This changed at the end of August, 2017 when Mya finally told her mother and sisters about having given birth and given up the baby for adoption. In September, Mya’s sister sent a text message to Stephanie indicating that Mya wanted the child returned. Mya sent an email to Stephanie expressing regret for giving up the baby and her desire for Baby J to be returned. She also wrote to the adoption agency to seek to revoke the adoption, stating that she did not realize when she gave the baby up that she would have the support of her family in keeping the baby. Mya filed a verified petition seeking to revoke the surrender and asked the court for Baby J to be returned, asserting that she would not have given the baby up for adoption if the adoption agency had met its statutory requirements, including advising her about options other than adoption and the availability of public programs that would have assisted her in providing for the child.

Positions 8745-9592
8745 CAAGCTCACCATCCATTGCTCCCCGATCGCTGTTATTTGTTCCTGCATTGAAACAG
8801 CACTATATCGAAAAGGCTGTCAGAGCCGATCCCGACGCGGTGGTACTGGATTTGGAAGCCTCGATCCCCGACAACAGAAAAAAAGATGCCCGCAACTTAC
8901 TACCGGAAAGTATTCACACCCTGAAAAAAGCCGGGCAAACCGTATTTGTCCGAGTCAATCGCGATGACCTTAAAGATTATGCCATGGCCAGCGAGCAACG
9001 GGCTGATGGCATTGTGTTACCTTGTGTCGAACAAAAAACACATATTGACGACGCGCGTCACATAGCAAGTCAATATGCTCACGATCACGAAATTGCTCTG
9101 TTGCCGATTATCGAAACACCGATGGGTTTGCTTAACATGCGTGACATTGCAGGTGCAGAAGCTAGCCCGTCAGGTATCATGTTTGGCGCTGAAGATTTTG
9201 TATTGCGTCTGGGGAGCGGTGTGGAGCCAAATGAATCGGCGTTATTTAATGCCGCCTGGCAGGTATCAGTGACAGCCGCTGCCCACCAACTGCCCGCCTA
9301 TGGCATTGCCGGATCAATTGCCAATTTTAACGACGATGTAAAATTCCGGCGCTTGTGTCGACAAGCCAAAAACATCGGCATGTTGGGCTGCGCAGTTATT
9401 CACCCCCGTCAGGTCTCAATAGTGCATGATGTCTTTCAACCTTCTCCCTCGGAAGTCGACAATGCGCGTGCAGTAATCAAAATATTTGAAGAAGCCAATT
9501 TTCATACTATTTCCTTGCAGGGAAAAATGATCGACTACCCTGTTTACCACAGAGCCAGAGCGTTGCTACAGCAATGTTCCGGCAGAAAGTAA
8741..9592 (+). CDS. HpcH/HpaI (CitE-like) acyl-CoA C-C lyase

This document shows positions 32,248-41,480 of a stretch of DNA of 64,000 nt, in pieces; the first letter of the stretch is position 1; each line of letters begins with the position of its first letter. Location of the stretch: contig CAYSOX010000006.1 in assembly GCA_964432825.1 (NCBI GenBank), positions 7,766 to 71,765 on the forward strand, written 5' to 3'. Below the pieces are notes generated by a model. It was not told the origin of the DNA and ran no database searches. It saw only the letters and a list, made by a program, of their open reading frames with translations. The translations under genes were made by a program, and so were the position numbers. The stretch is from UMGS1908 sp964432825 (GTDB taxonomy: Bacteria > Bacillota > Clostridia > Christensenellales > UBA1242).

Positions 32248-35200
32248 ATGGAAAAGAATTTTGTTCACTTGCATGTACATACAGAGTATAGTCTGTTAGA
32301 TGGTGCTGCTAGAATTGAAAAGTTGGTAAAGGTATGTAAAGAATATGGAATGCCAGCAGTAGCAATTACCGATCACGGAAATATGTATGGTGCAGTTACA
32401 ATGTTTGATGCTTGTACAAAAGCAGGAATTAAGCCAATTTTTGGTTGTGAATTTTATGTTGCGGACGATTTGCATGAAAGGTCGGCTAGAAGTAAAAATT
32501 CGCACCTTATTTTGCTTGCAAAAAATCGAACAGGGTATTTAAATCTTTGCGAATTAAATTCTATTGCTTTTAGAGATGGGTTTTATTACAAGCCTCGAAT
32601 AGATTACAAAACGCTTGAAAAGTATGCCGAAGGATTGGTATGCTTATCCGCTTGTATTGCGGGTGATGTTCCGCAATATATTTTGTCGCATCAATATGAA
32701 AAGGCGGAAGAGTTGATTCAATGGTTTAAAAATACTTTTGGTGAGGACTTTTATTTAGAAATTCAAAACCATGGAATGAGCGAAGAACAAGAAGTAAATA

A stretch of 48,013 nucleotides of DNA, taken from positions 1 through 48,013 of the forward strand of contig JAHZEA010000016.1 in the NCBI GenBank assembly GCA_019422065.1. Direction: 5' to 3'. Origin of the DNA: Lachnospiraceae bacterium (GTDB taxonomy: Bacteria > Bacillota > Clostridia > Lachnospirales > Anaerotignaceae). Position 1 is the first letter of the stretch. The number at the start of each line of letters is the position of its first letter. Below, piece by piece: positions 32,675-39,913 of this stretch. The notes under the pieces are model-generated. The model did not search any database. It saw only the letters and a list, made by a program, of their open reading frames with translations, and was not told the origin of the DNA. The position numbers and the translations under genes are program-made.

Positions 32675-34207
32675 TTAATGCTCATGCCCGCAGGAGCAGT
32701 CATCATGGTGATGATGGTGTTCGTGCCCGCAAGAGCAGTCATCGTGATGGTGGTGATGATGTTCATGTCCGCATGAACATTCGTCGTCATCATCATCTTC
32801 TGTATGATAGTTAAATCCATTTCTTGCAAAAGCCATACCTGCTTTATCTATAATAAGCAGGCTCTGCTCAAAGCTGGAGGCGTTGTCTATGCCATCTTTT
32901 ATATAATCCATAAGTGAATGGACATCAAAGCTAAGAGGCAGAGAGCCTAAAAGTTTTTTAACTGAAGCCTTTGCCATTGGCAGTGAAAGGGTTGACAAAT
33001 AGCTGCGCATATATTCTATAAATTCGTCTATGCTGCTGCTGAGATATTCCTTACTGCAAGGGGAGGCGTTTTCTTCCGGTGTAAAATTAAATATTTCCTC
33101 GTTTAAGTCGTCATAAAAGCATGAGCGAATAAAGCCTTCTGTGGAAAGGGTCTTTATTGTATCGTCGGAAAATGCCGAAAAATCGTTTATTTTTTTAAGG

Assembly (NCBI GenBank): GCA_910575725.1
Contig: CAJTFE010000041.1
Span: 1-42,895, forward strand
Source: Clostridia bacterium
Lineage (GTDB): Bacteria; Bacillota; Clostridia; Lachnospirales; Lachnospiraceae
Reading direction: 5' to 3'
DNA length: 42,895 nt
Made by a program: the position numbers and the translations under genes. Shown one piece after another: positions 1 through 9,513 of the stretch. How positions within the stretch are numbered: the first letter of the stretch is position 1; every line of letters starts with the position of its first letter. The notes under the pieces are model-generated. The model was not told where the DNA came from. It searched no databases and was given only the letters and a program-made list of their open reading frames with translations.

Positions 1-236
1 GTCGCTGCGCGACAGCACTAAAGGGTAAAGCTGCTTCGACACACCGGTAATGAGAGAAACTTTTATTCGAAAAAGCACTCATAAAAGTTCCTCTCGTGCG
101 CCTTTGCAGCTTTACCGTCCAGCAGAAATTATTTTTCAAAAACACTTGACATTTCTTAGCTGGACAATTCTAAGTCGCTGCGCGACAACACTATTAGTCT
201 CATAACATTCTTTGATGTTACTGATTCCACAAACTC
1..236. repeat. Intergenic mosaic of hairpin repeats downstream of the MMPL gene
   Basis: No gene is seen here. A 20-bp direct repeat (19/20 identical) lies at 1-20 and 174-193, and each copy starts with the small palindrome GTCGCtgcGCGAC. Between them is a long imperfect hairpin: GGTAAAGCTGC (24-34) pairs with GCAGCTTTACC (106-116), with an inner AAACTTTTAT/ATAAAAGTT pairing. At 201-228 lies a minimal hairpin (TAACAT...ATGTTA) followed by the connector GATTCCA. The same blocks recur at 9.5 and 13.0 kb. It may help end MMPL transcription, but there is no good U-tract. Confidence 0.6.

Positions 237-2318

The trial court found that Mya’s testimony was credible, and that the adoption agency counselor was not. He noted that they did not provide her with three private counseling sessions before the birth, that they did not provide her with adoption options or advise her as to the availability of public assistance services, and believed that the counselor’s typewritten notes were fake. By this point, Baby J was seven months old and had been in the sole care of the out-of-state adoptive parents. The Appellate Division granted a stay of that order, and accelerated the appeal.